As more suppliers exchange vows, growing numbers of mergers, acquisitions and joint ventures fail to live up to their advanced strategic, financial and operational billing. Raw-material price hikes, unstable foreign markets, culture clashes and poor planning are only a few of the barriers to successful unions.
Experience shows that large suppliers such as General Motor Corp.'sAutomotive Systems, Corp., Johnson Controls Inc., Magna International and Corp. have more success acquiring companies than medium- and small-sized suppliers. One supplier analyst explains that smaller companies are more lean and therefore more sensitive to market hiccups that can derail a deal. Others suspect the reason big companies are more successful is that they have the resources to do the homework required to prevent disasters.
"A larger company approaches it with more discipline, does a thorough due diligence and properly negotiates the deal," says Richard M. Bolton, head of the corporate securities practice at the Detroit-based law firm Dickinson, Wright, Moon, Van Dusen & Freeman.
Due diligence is the process a buyer uses to examine all aspects of the business it's acquiring - administrative, operational, legal and accounting.
"If you carefully screen what you're doing, generally speaking, you can avoid these problems," says J.T. Battenberg III, president ofand Corp. executive vice president. "If you spend time up front defining the issues and strategy (these ventures) should be successful."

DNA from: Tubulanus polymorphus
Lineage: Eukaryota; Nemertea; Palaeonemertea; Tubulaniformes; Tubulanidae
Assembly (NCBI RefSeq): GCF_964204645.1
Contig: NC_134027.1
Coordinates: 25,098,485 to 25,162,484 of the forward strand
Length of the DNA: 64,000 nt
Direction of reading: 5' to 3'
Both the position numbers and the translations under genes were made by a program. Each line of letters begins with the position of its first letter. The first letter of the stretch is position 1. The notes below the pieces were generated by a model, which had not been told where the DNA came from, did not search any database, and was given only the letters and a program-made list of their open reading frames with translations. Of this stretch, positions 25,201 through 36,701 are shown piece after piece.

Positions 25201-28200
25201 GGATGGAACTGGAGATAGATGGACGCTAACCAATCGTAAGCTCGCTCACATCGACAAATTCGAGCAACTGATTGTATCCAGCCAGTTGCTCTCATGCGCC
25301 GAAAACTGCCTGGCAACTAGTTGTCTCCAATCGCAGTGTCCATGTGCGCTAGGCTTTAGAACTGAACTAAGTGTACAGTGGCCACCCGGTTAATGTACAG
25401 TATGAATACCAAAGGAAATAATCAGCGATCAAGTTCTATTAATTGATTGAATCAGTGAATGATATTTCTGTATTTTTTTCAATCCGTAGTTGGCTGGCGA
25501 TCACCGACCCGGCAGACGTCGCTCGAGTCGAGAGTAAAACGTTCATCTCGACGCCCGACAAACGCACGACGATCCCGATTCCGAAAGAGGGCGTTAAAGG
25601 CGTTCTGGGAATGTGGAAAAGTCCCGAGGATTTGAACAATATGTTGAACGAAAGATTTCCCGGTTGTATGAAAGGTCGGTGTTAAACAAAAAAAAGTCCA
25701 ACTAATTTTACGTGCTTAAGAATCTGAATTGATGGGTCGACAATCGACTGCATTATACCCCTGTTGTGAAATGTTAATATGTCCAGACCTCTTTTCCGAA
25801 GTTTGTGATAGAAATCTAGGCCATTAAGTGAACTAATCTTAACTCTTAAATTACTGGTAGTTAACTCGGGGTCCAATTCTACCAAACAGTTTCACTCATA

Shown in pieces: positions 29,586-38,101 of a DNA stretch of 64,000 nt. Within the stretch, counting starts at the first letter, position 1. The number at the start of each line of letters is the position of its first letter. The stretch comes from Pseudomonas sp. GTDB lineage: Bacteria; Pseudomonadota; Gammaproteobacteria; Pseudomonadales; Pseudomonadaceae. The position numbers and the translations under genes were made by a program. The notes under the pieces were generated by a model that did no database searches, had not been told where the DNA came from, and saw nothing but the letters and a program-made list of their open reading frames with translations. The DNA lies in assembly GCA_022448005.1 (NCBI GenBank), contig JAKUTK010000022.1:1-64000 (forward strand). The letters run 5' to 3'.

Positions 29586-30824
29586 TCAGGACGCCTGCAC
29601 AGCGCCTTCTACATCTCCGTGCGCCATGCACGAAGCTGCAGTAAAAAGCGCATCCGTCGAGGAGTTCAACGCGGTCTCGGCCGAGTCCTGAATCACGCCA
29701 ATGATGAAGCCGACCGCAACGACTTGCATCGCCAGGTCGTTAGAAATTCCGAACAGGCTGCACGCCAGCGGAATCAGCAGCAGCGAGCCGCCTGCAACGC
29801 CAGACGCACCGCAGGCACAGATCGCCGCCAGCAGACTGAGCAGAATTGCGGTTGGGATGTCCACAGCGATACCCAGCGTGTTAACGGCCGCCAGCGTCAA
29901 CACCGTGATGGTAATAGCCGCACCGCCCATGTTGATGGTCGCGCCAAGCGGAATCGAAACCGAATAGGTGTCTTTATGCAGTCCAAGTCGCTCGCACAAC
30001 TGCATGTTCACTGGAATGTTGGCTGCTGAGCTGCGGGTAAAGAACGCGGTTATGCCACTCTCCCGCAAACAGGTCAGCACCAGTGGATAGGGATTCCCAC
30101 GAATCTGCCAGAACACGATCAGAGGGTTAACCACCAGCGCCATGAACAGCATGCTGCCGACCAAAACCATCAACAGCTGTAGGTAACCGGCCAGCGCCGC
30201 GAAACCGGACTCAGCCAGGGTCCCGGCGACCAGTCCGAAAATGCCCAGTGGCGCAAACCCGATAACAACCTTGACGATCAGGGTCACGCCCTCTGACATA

Phil Gilbert, managing principal of Plante & Moran LLP's corporate finance group, agrees with Mr. Battenberg on the preliminary work required to forge a successful acquisition or merger. "The clarity and correctness of the visions that support the strategy and the execution of the strategy are critical," says Mr. Gilbert. "You can have crummy vision and great execution or great vision and crummy execution and still be in the same boat."
Another medium-sized U.S. supplier hoped to capitalize on the systems trend, as well as grow its customer base, when it set up a joint venture in North America with a large foreign concern. Each partner produced different parts of the system. Over time the product synergy was realized but the relationships of both partners with their customers changed and the logic for the JV vanished.
Teaming up at home is one thing, but there are even more causes for quarrels when marrying an overseas company. One is that the foreign entity is only as strong as its home market. One medium-sized U.S. machining source formed a joint venture with a German technology partner of equal size. Again, the rationale for the deal was customer synergy. It was in place for a couple of years when the German partner's profits went south with the European market.
When it couldn't come up with more capital, the German partner was forced to withdraw, and the joint venture collapsed. Each partner lost at least $1 million, substantial for companies of their size. Heads may have rolled if they weren't privately held businesses.